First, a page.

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US Central Bank Chairman Says China May Adjust Currency Peg Soon


U.S. Federal Reserve chairman Alan Greenspan says China may move soon to make its currency, the yuan, more flexible. China, however, is standing firm saying it will not be pressured into removing its current peg.

U.S. central bank chairman Greenspan took part in a panel of central bankers who gathered in Beijing Tuesday. Speaking from Washington via video-link, he said he expects China to make its currency - now fixed at a rate of about 8.20 RMB to the dollar - more flexible in the near future.

"The issue of allowing flexibility in some form in the RMB, strikes me as very much to the advantage of China and indeed it's something that I am certain they will take on reasonably soon," said Mr. Greenspan.

Sitting on the panel Tuesday was Chinese central bank Governor Zhou Xiaochuan, who repeated China's position that it will not bow to outside pressure. He said China will take its time to make any changes. "Right now, if there is too much expectation on the role of the RMB, I think probably it's too heavy on our shoulders and I think it's not so good at this moment to try that," he said.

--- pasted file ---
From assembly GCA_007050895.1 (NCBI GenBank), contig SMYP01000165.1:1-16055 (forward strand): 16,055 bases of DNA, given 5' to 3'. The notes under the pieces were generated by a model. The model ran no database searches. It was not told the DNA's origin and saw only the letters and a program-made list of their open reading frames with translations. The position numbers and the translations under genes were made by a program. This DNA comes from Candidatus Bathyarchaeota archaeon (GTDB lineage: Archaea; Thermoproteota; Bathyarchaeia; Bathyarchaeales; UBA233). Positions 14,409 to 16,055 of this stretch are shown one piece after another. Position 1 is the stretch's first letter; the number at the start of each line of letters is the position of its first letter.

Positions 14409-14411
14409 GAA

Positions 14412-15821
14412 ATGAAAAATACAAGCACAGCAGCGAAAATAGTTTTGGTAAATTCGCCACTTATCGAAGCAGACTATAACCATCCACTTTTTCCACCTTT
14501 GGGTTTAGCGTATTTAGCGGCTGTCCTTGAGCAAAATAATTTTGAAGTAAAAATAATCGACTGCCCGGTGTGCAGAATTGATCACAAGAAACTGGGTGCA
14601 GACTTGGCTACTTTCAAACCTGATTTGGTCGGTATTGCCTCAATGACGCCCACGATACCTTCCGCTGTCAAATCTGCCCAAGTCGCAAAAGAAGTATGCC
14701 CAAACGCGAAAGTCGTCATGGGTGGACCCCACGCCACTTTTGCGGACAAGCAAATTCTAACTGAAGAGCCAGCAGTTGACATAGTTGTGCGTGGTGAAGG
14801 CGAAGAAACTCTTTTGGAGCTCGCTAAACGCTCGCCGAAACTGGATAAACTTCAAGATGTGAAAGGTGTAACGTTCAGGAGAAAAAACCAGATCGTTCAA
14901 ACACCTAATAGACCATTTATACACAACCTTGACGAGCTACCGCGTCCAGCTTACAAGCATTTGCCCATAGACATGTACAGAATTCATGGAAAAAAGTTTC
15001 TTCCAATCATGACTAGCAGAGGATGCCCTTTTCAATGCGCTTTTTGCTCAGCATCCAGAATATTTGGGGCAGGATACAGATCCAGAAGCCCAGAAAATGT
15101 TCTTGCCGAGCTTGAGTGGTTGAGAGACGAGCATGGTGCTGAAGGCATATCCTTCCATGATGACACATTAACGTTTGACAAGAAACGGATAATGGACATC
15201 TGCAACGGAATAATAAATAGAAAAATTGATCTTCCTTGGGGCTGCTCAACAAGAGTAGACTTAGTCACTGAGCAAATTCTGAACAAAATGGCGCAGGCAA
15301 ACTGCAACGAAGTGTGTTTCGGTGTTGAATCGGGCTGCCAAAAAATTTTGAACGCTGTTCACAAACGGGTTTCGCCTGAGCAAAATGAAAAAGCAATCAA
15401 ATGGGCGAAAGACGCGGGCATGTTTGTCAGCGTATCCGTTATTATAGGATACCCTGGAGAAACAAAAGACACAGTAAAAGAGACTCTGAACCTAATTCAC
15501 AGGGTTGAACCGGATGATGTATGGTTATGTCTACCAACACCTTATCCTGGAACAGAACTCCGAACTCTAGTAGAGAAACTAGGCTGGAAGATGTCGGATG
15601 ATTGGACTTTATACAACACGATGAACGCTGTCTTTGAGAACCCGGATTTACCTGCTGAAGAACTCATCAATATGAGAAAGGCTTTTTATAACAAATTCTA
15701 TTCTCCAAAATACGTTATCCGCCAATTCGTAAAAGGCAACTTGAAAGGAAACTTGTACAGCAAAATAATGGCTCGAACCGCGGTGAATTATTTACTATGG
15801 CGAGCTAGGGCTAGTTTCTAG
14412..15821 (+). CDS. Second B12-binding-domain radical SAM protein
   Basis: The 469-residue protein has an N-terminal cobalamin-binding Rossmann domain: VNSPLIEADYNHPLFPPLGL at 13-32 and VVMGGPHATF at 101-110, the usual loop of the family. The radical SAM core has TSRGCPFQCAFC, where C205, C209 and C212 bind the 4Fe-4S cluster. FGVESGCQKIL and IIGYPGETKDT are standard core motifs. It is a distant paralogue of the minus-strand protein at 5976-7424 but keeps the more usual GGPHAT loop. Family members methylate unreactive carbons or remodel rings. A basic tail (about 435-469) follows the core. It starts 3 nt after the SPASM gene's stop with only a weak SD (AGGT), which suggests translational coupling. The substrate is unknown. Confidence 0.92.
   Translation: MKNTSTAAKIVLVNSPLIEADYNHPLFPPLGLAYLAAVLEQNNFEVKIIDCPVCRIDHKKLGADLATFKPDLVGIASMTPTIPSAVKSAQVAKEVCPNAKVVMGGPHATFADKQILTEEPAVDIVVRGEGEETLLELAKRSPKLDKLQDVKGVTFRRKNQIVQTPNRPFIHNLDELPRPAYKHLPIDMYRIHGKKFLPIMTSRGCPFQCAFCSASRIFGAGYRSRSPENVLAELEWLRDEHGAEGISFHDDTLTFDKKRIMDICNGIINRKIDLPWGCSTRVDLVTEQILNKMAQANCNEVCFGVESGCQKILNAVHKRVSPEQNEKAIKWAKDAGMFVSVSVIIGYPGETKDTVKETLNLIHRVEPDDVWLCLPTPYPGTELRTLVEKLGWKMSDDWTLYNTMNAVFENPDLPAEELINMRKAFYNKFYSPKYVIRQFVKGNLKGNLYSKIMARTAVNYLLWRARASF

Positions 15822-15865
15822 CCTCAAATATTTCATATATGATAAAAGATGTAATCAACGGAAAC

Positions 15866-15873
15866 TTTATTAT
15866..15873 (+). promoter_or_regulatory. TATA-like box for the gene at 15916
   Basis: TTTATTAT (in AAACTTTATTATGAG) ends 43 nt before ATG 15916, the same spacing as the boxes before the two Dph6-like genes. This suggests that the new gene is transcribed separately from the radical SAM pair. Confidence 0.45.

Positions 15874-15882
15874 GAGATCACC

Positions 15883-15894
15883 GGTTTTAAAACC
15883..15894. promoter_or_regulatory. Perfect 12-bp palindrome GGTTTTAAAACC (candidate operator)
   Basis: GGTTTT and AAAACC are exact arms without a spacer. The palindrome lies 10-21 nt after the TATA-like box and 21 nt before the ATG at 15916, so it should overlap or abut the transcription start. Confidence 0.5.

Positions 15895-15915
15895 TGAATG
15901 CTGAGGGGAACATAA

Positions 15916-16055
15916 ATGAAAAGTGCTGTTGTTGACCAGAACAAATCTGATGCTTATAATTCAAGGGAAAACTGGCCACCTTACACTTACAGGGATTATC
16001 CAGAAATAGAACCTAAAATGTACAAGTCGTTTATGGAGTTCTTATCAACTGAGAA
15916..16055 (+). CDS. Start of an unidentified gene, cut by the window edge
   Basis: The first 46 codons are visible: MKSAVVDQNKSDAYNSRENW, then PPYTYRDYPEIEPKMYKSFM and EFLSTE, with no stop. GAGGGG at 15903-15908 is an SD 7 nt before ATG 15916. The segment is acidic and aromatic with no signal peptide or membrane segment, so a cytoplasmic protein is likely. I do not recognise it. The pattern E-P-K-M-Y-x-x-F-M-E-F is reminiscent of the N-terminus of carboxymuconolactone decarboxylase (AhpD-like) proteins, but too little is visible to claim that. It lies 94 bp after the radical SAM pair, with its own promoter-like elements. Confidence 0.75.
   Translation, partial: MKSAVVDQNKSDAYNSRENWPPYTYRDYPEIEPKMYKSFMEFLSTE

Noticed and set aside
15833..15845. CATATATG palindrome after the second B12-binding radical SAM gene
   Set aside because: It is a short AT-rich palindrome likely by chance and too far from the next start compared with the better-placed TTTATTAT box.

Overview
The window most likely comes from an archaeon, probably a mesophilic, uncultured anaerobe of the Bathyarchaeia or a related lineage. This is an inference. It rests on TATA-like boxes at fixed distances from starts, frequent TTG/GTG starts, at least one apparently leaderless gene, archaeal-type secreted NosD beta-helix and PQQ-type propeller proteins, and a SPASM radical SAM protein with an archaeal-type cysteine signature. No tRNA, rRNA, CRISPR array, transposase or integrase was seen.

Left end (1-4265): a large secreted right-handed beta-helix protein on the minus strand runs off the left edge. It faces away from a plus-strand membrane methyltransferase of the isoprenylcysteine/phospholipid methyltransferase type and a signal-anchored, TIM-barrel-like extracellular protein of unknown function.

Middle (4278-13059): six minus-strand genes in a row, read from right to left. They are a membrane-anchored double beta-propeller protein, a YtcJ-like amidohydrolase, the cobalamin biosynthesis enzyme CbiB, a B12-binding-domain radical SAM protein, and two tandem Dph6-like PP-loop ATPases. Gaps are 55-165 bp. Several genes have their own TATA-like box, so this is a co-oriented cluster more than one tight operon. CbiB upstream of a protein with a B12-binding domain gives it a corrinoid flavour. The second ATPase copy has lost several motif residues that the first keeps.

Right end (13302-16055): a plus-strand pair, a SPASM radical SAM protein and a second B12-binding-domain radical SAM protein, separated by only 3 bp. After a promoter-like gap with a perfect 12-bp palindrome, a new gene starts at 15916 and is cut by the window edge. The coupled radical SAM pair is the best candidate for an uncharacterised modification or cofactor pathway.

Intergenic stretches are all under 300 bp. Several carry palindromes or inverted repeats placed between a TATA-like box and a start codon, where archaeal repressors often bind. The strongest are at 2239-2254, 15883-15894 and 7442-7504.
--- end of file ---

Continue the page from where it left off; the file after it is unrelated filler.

The official said China has much work to do in reforming its banking institutions so that they can be ready to handle the pressures that would be created by a floating currency.

Some politicians and labor groups in the United States want Washington to pressure China to allow its currency to float freely. They allege the current peg makes Chinese imports artificially cheap, causing the United States to lose jobs.

However, Mr. Greenspan told panelists that while an adjustment of the Chinese currency would bring a drop in Chinese exports to the United States, it would not cause the giant U.S.-China trade deficit to shrink very much, if at all.

Central bankers from Europe and Japan at the conference also expressed their support for making the yuan more flexible.

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